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Dyspnoea is a disabling and distressing problem for many patients and carers. Clinicians are often reluctant to prescribe opioids for such patients because of concerns of adverse effects—particularly respiratory depression and sedation—and paucity of evidence of clinical benefit.
Abernethy and colleagues conducted a small (n = 48) double blind, placebo controlled, crossover study. Patients, most of whom had chronic obstructive pulmonary disease (n = 42), were randomised to receive 20 mg/day sustained release morphine or identical placebo. No washout period between the 4 day treatment periods was employed, although the authors acknowledge some carryover effect in patients receiving morphine first in sequence. Patients reported significantly less dyspnoea according to a visual analogue scale and had less sleep disturbance when using active treatment. More patients experienced constipation when receiving morphine, while no differences in other adverse effects, including sedation and depressed respiratory rate, were observed between treatments. The study concluded that sustained release morphine was useful in relieving refractory dyspnoea with reassuring data concerning adverse effects other than troublesome constipation. The authors comment that opioids should be used with caution as the study was not sufficiently powered to detect significant differences in adverse effects.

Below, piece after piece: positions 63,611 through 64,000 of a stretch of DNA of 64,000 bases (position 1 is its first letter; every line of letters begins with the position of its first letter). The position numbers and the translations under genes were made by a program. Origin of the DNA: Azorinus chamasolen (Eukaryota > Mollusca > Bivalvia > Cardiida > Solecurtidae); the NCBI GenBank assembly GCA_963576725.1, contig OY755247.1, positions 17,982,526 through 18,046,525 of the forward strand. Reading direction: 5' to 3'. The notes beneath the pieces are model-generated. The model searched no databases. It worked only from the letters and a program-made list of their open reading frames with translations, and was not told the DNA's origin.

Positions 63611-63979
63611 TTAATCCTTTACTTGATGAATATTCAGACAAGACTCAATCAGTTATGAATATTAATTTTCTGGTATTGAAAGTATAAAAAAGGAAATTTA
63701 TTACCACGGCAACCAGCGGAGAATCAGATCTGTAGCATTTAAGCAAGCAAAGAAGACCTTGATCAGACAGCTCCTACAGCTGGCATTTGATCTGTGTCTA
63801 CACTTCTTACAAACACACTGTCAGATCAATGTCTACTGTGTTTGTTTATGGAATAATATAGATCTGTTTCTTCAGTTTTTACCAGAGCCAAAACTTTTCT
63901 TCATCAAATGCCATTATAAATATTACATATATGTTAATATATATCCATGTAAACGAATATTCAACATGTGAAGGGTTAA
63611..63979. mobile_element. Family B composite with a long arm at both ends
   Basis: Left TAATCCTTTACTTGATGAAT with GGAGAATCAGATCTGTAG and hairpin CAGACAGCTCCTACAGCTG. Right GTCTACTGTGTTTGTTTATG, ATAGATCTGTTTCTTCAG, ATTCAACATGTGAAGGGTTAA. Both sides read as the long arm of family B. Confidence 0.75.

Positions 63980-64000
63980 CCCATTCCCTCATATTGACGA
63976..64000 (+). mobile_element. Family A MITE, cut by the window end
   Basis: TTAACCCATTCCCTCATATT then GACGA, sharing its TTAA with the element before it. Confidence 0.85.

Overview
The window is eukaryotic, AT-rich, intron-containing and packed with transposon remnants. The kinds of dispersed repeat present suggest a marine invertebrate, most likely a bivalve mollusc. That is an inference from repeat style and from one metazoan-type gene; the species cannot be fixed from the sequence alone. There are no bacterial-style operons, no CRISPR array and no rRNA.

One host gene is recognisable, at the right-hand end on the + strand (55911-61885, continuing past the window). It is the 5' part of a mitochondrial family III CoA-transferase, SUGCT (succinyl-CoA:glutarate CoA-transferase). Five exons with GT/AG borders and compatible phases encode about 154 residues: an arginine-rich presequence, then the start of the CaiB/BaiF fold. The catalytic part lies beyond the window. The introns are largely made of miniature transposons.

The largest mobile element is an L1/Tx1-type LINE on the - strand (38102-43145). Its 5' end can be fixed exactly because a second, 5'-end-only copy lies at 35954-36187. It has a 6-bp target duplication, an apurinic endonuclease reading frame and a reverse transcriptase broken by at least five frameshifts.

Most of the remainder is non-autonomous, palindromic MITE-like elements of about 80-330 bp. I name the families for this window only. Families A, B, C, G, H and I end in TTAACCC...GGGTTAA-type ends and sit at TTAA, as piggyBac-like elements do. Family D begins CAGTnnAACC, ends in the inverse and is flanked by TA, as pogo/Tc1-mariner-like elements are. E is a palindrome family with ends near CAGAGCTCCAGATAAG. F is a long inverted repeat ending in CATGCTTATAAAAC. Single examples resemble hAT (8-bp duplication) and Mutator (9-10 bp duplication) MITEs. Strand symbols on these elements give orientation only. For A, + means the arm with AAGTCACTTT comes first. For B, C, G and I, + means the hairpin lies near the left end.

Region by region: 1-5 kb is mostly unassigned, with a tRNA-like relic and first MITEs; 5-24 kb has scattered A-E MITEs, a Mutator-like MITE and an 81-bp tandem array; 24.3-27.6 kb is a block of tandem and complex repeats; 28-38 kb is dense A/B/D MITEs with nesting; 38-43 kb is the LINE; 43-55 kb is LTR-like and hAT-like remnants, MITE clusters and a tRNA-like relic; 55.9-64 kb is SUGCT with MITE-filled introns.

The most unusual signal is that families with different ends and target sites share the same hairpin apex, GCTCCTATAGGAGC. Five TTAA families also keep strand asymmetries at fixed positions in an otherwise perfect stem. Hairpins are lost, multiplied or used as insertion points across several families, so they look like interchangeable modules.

Although limited by the small number of patients completing the study (n = 38) and uncertain clinical significance of observed effects upon the visual analogue scale, this study provides reassuring evidence of the potential benefits of opioids in relieving intractable dyspnoea. This short trial should pave the way for further large scale studies to investigate the optimum dose of sustained release morphine and to identify which patients benefit most, while also incorporating a rigorous evaluation of adverse effects.
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